New article: Data protection during the coronavirus crisis, by Christophe Olivier Schneble, Prof. Bernice Simone Elger, and Dr. David Martin Shaw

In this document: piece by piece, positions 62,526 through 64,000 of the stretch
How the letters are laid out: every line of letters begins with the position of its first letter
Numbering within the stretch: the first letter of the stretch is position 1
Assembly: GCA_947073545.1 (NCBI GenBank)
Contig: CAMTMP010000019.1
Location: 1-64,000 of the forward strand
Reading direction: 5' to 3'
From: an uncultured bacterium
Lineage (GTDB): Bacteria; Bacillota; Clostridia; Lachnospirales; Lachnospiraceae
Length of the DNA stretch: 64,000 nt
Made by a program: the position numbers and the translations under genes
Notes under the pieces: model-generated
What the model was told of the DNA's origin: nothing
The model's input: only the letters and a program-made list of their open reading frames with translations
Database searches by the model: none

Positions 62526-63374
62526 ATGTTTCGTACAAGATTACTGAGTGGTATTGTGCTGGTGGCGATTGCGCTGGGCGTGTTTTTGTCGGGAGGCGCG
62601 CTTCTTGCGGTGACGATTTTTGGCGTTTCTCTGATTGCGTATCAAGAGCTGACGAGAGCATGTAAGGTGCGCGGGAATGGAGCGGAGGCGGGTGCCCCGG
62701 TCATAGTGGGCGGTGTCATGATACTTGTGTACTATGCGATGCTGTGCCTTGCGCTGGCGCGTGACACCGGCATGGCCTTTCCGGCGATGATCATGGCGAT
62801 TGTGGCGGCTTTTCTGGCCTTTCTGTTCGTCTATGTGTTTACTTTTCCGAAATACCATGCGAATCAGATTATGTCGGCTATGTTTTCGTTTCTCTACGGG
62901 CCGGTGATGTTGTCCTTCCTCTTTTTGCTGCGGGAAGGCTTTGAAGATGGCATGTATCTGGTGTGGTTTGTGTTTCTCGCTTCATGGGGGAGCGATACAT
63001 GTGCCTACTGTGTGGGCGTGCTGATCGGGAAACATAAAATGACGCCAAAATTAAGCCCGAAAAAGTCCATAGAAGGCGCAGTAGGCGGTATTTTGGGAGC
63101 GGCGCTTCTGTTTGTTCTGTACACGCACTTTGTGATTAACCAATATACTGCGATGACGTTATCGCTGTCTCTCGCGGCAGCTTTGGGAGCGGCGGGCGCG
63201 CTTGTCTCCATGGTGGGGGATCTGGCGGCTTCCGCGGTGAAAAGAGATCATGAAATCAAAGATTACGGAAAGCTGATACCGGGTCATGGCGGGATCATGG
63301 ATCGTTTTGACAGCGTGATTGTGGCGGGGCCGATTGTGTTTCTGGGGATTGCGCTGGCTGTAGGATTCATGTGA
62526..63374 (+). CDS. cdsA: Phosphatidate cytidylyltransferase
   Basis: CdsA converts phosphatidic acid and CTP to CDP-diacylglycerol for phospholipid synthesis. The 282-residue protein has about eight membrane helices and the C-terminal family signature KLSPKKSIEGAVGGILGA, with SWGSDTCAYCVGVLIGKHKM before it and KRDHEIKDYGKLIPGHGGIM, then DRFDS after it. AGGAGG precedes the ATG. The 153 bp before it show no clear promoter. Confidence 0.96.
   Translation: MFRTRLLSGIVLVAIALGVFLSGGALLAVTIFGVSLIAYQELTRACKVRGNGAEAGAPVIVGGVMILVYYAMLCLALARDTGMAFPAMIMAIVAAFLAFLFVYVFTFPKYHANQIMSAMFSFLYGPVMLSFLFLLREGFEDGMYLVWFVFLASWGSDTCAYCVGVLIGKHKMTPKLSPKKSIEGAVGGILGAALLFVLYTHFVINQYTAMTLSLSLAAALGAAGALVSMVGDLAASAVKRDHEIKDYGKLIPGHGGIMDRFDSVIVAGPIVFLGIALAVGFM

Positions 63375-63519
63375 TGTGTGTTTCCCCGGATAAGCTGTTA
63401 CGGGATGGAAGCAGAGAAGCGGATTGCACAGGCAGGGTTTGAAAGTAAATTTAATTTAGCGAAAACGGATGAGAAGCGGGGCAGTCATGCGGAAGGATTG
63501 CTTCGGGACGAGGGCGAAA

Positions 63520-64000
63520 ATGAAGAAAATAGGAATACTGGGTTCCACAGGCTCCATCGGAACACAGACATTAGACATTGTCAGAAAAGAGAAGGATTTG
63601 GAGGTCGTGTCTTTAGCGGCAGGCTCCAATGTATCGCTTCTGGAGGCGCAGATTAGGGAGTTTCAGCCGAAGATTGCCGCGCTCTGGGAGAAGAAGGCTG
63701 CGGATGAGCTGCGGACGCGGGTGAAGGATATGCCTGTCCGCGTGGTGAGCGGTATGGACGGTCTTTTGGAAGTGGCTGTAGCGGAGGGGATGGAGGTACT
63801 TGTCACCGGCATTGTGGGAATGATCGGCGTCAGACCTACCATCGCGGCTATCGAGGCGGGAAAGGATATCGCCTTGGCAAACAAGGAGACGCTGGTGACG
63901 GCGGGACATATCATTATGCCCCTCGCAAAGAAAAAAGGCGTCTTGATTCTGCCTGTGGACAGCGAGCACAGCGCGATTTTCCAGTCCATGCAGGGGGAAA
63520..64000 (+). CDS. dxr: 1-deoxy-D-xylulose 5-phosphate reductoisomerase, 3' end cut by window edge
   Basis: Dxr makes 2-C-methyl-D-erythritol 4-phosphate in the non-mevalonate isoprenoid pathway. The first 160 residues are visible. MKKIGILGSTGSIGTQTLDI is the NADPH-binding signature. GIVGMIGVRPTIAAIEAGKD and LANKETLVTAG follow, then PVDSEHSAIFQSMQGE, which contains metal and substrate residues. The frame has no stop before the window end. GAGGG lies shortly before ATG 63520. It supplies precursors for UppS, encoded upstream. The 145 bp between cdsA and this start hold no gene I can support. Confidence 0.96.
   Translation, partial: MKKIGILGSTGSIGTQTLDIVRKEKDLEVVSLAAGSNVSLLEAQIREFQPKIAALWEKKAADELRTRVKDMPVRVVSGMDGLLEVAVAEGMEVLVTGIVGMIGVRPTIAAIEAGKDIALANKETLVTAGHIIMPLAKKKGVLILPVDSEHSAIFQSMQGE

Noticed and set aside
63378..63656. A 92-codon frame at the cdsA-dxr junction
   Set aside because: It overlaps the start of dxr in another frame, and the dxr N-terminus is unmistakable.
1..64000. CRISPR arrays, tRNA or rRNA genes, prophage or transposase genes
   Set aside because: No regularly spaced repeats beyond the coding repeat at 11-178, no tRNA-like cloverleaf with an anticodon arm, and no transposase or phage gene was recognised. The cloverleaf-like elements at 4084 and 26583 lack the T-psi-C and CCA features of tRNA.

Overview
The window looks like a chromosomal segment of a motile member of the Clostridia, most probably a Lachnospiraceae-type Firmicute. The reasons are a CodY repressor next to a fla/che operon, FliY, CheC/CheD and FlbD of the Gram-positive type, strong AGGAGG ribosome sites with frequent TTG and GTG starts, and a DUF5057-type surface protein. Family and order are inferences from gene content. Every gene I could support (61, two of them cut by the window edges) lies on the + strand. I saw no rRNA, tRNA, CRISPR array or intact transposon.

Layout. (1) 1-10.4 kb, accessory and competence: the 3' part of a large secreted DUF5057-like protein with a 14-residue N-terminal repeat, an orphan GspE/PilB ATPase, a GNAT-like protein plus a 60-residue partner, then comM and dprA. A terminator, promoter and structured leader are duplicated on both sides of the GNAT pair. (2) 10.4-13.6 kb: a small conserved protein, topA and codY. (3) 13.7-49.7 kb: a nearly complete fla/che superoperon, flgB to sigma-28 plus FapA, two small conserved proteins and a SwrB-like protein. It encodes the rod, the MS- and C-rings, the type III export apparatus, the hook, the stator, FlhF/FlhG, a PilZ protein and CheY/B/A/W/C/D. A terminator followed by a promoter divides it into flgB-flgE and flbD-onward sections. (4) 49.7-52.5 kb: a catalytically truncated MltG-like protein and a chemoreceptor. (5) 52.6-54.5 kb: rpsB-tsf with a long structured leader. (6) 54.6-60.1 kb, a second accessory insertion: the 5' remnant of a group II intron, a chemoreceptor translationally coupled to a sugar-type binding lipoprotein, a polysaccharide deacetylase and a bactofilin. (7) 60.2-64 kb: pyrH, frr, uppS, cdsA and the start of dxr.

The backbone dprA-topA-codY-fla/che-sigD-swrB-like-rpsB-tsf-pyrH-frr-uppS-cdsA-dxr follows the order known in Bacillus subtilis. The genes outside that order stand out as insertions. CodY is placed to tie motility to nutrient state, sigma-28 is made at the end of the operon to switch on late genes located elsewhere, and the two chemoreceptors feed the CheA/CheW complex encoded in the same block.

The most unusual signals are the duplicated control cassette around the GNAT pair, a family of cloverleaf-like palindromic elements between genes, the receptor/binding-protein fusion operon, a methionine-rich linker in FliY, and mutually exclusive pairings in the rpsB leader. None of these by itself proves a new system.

The SARS‐CoV‐2 virus has caused a worldwide pandemic with many deaths (WHO, 2020b) and healthcare systems being pushed to their limits. This makes it all the more important to identify infected people early on and to ensure that people comply with public health measures so as to reduce the spread of the virus. In contrast to most previous pandemics, we can now use smartphone and other digital data. This is not the first case of using smartphone data for public health: The WHO's go.data initiative successfully used those technologies to fight Ebola (WHO, 2020a). Common to all digital tracking methods is the fact that we deal with different types of data, such as geo‐localization data or, via Bluetooth, close‐contact data, that under normal circumstances would fall within the scope of data protection laws. However, there is growing evidence that governments that using such technologies in conjunction with other basic hygiene measures are more successful in fighting COVID‐19 (Ferretti et al, 2020; Normile, 2020). The question remains of how data protection regimes should react to such states of emergency.